Seattle Audubon’s Young Birders Program
Young Birders is a youth birding program that invites youths ages 13–18 to join from the Puget Sound area (and beyond)! The program consists of a virtual monthly meeting with guest speakers, including scientists, artists, and community members, a monthly at-home activity option, as well as an in-person field experience aligning to a theme. Field experiences have included birding from the Edmonds Fishing Pier, collecting Climate Watch data in the Washington Park Arboretum, and an upcoming day trip to Whidbey Island.
This post shares a bit about the Young Birders January field experience: raptor watching in Skagit County! From Bow-Edison to Wiley Slough, here was our day.
Bald Eagles / Anthony Floyd
The start of the morning
Meeting at the Seattle Audubon office at 7:30 a.m., the Young Birders arrived in the foggy darkness with binoculars in tow, ready to (hopefully) see some raptors in Skagit. Led by volunteer Jack Stephens, we set off north in a caravan, hoping the dense fog we were driving through might lift by the time we got to the Skagit Valley.
As we arrived at the lovely Farm to Market Bakery, scopes were set out in the parking lot toward the many eagles resting in trees. Seven eagles, of various ages, were counted before the chocolate muffins came out of the bakery ovens. While some Young Birders bought treats, we continued to marvel at the eagles chattering high in the trees, as Trumpeter Swans made their presence known loudly overhead.
In the backyard of the bakery, there were several sparrow species, more Bald Eagles, American Crows, as well as Mallards and Green-winged Teals swimming in the flooded field beyond.
Rough-legged Hawk / Elizabeth Cameron
En route to The Eagle Tree (which turned out to be more of a “Red-winged Blackbird Tree”), we stopped to view a large field of swans and were pleasantly surprised by a sighting of a few Eurasian-collared Doves along a fence line.
At the Skagit Wildlife Area – Samish Unit, a Young Birder spotted a raptor in a tree to the west of the parking lot. The raptor in question turned out to be a Rough-legged Hawk, an arctic species and “lifer” for the majority of Young Birders attending the trip. How exciting!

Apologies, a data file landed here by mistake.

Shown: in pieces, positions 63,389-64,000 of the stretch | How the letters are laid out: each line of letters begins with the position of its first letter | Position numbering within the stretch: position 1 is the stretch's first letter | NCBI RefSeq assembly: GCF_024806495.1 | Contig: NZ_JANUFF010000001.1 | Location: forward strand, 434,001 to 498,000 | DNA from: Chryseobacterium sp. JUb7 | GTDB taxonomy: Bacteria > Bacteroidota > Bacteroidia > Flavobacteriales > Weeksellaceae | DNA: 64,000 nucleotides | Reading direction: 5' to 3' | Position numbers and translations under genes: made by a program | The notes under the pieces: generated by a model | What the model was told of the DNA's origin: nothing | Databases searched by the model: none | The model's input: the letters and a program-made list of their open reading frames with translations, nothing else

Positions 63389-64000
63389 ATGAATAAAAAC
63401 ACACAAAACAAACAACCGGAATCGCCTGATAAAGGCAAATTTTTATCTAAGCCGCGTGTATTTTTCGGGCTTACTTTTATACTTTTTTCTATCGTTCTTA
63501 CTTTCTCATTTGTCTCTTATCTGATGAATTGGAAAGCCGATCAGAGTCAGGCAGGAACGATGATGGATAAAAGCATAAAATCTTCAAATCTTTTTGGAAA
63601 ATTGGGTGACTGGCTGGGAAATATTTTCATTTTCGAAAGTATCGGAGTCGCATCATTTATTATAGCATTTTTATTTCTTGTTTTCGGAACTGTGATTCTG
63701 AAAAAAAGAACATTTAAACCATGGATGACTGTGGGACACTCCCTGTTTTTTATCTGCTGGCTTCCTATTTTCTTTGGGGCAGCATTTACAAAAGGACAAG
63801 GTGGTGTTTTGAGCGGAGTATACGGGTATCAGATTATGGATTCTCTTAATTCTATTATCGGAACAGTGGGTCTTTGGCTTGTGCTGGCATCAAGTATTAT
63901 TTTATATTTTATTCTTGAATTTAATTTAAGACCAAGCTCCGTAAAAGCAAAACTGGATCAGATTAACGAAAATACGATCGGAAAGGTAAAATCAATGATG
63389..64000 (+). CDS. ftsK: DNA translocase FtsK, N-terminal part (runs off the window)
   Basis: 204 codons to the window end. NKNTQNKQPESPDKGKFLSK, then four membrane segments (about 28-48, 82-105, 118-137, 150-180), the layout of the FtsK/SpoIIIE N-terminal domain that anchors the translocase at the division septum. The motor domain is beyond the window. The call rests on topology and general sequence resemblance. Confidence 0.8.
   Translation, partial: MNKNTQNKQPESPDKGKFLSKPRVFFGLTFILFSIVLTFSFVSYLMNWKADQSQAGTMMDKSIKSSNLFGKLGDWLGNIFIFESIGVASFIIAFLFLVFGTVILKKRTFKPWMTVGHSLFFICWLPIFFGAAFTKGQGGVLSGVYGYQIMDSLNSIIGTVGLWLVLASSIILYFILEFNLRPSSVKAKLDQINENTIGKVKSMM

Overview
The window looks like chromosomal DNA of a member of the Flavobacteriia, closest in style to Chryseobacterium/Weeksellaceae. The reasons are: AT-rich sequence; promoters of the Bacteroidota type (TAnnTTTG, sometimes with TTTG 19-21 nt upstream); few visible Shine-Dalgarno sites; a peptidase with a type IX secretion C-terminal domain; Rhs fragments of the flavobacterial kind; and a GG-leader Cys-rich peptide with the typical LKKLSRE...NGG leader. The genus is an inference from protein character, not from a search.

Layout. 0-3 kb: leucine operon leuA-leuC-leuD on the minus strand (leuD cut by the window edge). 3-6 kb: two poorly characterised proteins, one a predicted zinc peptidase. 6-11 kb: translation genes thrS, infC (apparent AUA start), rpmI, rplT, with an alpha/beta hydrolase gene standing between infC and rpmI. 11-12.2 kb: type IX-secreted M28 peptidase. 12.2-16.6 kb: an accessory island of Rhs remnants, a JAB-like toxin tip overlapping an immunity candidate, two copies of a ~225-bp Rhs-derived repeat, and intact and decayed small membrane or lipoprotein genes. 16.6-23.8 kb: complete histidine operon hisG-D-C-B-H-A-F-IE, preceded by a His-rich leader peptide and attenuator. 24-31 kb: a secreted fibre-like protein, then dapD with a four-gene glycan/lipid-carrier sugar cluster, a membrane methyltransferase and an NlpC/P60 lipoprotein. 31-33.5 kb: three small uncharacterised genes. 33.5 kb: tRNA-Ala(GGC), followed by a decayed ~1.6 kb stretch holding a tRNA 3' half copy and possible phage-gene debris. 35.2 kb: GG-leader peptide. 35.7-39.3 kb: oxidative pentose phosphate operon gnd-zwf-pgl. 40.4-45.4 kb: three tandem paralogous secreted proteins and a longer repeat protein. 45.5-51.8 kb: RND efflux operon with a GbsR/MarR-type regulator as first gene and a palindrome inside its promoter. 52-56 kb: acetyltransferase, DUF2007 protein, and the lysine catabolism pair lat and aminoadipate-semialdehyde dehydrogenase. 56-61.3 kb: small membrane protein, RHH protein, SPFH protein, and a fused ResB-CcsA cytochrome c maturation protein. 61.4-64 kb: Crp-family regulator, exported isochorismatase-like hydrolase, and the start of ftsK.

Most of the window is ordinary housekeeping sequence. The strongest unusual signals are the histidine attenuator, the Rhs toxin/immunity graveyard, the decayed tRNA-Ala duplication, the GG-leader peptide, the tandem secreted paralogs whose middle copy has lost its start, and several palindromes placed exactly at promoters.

While there were some target locations on the Young Birders itinerary, stopping along fields and flooded areas made for interesting sightings as well. In one area, Eurasian Wigeon, Northern Pintail, and Sharp-shinned Hawk were seen. In a field of swans, one Tundra Swan stood out, its markings barely visible as the heads of the swans were muddy from looking for leftover seeds.
Young Birders / Elizabeth Cameron
After stopping at (a very windy) Bay View State Park to view seabirds including Buffleheads and Glaucous-winged Gulls, the Young Birders crew pulled over to set up scopes to view a few thousand Dunlins sitting in a flooded field, wintering further north than most of its sandpiper relatives.
From there we drove to the property of an artist who allows birders to watch the species that frequent their many feeders in a yard decorated with ceramic art. A great spot for an outdoor lunch break, we watched as Hairy and Downy Woodpeckers, Red-breasted Nuthatch, Anna’s Hummingbird, Bewick’s Wren, juncos, sparrows, finches, and chickadees visited the feeders and native plants.
Red-breasted Nuthatch / Anthony Floyd
For this Young Birders field experience, raptors were the focus. And raptors we did see! Volunteer Jack Stephens, leading the caravan, radioed for us to pull over, as he spotted an American Kestrel sitting on a wire up ahead. As we got out to set up scopes, careful not to frighten it away, a Young Birder spotted another raptor in a different direction… a Peregrine Falcon! Our raptor trip had not only been filled with eagles and hawks, but it had now become a two-falcon day! With scopes set up facing both birds, Young Birders took pictures through the lenses and added the falcons to their Skagit birding checklist.
At one point, everyone saw two mature Bald Eagles engage in courtship flight behavior, where they grasp talons and free dive before splitting apart—a spectacular sight that nobody on the trip had been lucky enough to see before! Speaking of luck, we also got to see a pair of Hooded Mergansers at one stop, albeit briefly before they flew away.
Cooper’s Hawk / Emily W.
At our last stop of what had been a beautiful, sunny, bird-filled day, we were treated to viewing a Red-tailed Hawk enviously watching a Bald Eagle eat a fish in the next tree over. Wylie Slough also gave us the opportunity to see our last raptor of the day, a Cooper’s Hawk that had the Young Birders going back and forth comparing field marks to whether or not it was actually a Cooper’s Hawk, or potentially a Sharp-shinned. After settling on Cooper’s, our caravan headed back to Seattle Audubon, checklists marked and photo albums full.
Young Birders have the opportunity to join a field experience each month, some within Seattle and others further away. This provides teens with the valuable chance to go birding in person, something that many were unable to do during this period of health and safety restrictions, as well as connect with peers on the common interest they have in birds and the natural world.
So, for the young, the old, and the in-betweens, we hope you can safely get back out there, get back birding, and enjoy what nature has to offer!
Mount Baker / Elizabeth Cameron
Peregrine Falcon / Elizabeth Cameron